Here, negative numbers indicate an improvement in the wage gap over time.

Unlike the nation and the region, Utah has seen no improvement in its gender wage gap over the last generation.

  • Utah has seen significant improvement in the returns effect over the past generation, more so than at the national and regional levels, indicating a diminishment in gender wage discrimination.
  • However, that improvement in Utah was completely offset by the growing gap between men’s and women’s measurable qualifications and characteristics.

wage-gap-utah-discriminaiton-offset-by-qualifications

An Example:

How Men’s and Women’s Measurable Qualifications Have Changed Differently Over the Last Generation

United States vs. Utah, among full-time/year-round working men and women

wage-gap-utah-wage-gap-bachelors-degrees-education

Policy Recommendations

  • Pursue policies that seek to end direct wage discrimination.
  • Investigate methods to improve women’s educational attainment and occupational and industrial distribution.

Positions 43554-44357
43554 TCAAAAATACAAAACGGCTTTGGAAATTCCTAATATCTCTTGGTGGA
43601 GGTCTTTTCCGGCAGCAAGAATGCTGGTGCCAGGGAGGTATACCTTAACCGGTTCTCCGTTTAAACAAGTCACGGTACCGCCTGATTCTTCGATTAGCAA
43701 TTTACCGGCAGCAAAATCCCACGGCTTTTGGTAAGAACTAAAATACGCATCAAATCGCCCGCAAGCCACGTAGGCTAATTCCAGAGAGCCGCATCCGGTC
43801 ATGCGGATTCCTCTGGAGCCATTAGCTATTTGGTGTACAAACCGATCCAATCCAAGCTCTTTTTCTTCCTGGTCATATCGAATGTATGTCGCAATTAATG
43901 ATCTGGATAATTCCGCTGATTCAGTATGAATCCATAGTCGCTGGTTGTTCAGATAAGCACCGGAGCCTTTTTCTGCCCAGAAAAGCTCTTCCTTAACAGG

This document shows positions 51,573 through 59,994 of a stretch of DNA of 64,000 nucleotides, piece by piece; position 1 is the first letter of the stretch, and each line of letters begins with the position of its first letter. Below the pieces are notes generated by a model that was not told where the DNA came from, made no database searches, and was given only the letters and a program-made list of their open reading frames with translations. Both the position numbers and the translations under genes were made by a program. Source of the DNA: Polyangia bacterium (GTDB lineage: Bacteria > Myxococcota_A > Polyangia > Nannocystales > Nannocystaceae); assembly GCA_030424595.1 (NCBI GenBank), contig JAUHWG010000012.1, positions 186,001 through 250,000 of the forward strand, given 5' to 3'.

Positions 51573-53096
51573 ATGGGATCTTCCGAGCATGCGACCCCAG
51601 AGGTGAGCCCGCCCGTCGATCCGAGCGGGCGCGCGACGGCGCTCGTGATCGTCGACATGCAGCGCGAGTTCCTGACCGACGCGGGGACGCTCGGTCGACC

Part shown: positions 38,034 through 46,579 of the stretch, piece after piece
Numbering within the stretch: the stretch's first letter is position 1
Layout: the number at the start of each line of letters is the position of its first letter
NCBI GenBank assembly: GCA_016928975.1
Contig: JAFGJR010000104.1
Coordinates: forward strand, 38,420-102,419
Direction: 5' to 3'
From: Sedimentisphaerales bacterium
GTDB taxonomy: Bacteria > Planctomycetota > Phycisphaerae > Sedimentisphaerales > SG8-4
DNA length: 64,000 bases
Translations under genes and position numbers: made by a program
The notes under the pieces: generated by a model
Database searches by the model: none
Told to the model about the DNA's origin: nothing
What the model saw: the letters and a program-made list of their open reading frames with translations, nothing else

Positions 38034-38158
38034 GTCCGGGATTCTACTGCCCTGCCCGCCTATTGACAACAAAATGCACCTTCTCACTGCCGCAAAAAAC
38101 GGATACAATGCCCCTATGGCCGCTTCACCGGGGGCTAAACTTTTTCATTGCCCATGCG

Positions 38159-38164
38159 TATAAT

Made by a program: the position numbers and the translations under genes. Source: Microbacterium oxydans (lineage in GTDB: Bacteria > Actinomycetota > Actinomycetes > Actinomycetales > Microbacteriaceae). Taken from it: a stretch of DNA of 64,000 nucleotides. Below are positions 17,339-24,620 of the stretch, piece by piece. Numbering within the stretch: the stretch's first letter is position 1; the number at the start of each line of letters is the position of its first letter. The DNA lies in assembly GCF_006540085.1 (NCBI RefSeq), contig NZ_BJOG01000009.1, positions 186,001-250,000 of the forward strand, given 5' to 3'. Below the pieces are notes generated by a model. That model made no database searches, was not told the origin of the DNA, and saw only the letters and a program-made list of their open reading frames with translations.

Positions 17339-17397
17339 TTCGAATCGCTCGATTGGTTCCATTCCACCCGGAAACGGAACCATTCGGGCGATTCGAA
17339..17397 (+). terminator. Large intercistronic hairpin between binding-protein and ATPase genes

• Address workplace and other practices and policies that have a disparate impact on women by making it more difficult to balance work or education with family responsibilities.
  • Pursue policies such as the Earned Income Tax Credit (EITC) that increase take-home pay at the lower wage levels, since women make up the majority of lower-wage workers.

Printer-friendly Report:

Explaining Utah's Gender Gap in Wages

The complete thesis which informed this report is available here: Explaining Utah's Gender Gap in Wages, Honors Thesis by Curtis Miller

The January 2015 report quantifying Utah's gender gap is available here: Utah's Gender Opportunity: An examination of the difference between the earnings of Utah men and women